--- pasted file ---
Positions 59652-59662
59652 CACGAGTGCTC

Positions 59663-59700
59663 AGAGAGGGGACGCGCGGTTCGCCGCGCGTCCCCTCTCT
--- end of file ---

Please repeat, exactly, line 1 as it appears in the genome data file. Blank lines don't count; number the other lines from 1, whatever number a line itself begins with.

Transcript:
Positions 59652-59662